), a Stoic philosopher, son of Apollonius of Tarsus, but born himself at Soli in Cilicia. When young, he lost his paternal property, for some reason unknown to us, and went to Athens, where he became the disciple of Cleanthes, who was then at the head of the Stoical school. Some say that he even heard Zeno, a possible but not probable statement, as Zeno died B. C. 264, and Chrysippus was born B. C. 280.
He does not appear to have embraced the doctrines of the Stoics without considerable hesitation, as we hear that he studied the Academic philosophy, and for some time openly dissented from Cleanthes. Disliking the Academic scepticism, he became one of the most strenuous supporters of the principle, that knowledge is attainable and may be established on certain foundations. Hence, though not the founder of the Stoic school, he was the first person who based its doctrines on a plausible system of reasoning, so that it was said, "if Chrysippus had not existed, the Porch could not have been" (D. L. 7.183
), and along the later Stoics his opinions had more weight than those of either Zeno or Cleanthes, and he was considered an authority from which there was no appeal.
He died B. C. 207, aged 73 (Laert. l.c.
), though Valerins Maximus (8.7.10) says, that he lived till past 80. Various stories are handed down by tradition to account for his death--as that he died from a fit of laughter on seeing a donkey eat figs, or that he fell sick at a sacrificial feast, and died five days after.
With regard to the worth of Chrysippus as a philosopher, it is the opinion of Ritter that, in spite of the common statement that he differed ill some points from Zeno and Cleanthes (Cic. Aced.
2.47), he was not in truth so much the author of any new doctrines as the successful opponent of those who dissented from the existing Stoic system, and the inventor of new arguments in its support.
With the reasoning of his predecessors he appears to have been dissatisfied, from the story of his telling Cleanthes that he only wished to learn the principles of his school, and would himself provide arguments to defend them. Besides his struggles against the Academy, he felt very strongly the dangerous influence of the Epicurean system; and in order to counterbalance the seductive influence of their moral theory, he seems to have wished in some degree to popularize the Stoic doctrine, and to give to the study of ethics a more prominent place than was consistent with his statement, that physics (under which he included the whole science of theology, or investigations into the nature of God) was the highest branch of philosophy.
This is one of the contradictions for which he is reproached by Plutarch, whose work De Stoicoruma Repugneantiis
is written chiefly against his inconsistencies, some of which are important, some merely verbal.
The third of the ancient divisions of philosophy, logic (or the theory of the sources of human knowledge), was not considered by Chrysippus of the same importance as it had appeared to Plato and Aristotle; and he followed the Epicureans in calling it rather the organum of philosophy than a part of philosophy itself.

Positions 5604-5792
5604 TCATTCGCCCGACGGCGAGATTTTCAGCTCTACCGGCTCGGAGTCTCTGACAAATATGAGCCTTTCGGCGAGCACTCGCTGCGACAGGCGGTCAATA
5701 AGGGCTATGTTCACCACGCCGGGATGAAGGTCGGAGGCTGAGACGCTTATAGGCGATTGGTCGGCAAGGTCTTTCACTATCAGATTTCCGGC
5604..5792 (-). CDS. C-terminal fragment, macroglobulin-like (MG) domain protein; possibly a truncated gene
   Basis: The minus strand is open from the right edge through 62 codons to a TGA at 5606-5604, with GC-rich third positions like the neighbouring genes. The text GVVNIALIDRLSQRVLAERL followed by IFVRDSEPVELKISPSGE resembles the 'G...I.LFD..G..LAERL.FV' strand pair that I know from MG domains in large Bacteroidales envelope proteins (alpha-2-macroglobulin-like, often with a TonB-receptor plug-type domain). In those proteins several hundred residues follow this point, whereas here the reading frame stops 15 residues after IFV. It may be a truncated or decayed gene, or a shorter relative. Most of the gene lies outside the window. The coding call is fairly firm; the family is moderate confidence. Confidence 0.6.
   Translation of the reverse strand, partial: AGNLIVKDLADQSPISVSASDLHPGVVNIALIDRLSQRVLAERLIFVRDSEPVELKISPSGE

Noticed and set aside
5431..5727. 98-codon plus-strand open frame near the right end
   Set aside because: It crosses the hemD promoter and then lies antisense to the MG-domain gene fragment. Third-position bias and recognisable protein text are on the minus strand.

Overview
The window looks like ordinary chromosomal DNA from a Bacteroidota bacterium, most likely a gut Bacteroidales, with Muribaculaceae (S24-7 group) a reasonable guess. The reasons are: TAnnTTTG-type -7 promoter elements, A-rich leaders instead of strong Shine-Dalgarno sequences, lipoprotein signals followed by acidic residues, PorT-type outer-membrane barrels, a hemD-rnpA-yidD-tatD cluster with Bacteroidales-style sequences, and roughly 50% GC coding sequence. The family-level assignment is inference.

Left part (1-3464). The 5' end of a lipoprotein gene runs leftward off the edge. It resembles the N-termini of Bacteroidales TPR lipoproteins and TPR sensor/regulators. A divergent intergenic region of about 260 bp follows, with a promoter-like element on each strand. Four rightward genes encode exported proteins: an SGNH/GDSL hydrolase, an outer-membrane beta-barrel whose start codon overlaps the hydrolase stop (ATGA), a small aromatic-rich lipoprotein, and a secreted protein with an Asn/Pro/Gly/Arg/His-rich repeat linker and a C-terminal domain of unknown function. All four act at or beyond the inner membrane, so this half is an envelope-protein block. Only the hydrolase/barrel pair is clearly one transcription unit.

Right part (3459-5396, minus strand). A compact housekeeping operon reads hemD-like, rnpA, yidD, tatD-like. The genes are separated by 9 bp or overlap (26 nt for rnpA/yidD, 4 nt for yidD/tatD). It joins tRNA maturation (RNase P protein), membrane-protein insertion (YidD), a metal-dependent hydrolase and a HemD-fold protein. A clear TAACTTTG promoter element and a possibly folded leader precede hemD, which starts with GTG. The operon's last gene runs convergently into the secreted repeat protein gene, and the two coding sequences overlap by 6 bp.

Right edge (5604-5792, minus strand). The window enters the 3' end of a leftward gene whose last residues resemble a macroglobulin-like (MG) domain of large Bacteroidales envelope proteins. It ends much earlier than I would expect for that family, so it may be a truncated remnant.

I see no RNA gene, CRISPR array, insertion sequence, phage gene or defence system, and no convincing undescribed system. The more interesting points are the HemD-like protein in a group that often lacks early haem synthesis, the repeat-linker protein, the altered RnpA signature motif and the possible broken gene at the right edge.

He was also strongly opposed to another opinion of Aristotle, viz. that a life of contemplative solitude is best suited to the wise man--considering this a mere pretext for selfish enjoyment, and extolling a life of energy and activity. (Plut. de Stoic. Rep.
Chrysippus is pronounced by Cicero (de Nat. Deor.
3.10) "homo sine dubio versutus, et callidus," and the same character of quickness and sagacity was generally attributed to him by the ancients.
Chrysippus' industry was so great, that he is said to have seldom written less than 500 lines a-day, and to have left behind him 705 works.
These however seem to have consisted very largely of quotations, and to have been undistinguished for elegance of style. Though none of them are extant, yet his fragments are much more numerous than those of his two predecessors. His erudition was profound, he is called by Cicero (Tusc.
1.45) "in omni historia curiosus," and he appears to have overlooked no branch of study except mathematics and natural philosophy, which were neglected by the Stoics till the time of Posidonius. His taste for analysing and refuting fallacies and sophistical subtleties was derived from the Megarians (Plut. Stoic. Rep.
x.) : in the whole of this branch of reasoning he was very successful, and has left numerous treatises on the subject, e.g. περὶ τῶν πέντε πτωσέων
, περὶ λεξέων
. (D. L. 7.192
He was the inventor of the kind of argument called Sorites.
In person he was so slight, that his statue in the Cerameicus was hidden by a neighbouring figure of a horse; whence Carneades, who, as head of the Academy, bore him no great goodwill, gave him the soubriquet of Κρύψιππος
Orelli, Onom. Tull.
ii. p. 144; Ritter, Geschichte der Phil.
11.5, 1; Brucker, Hist. Crit. Phil.
II. 2.9, 2; Baguet, de Chrysippi vita, doctrina et reliquiis Comment.
Lovan. 1822; Petersen, Philosophiae Chrysippeae Fundamenta,
The general account of the doctrine of the Stoics is given under ZENO.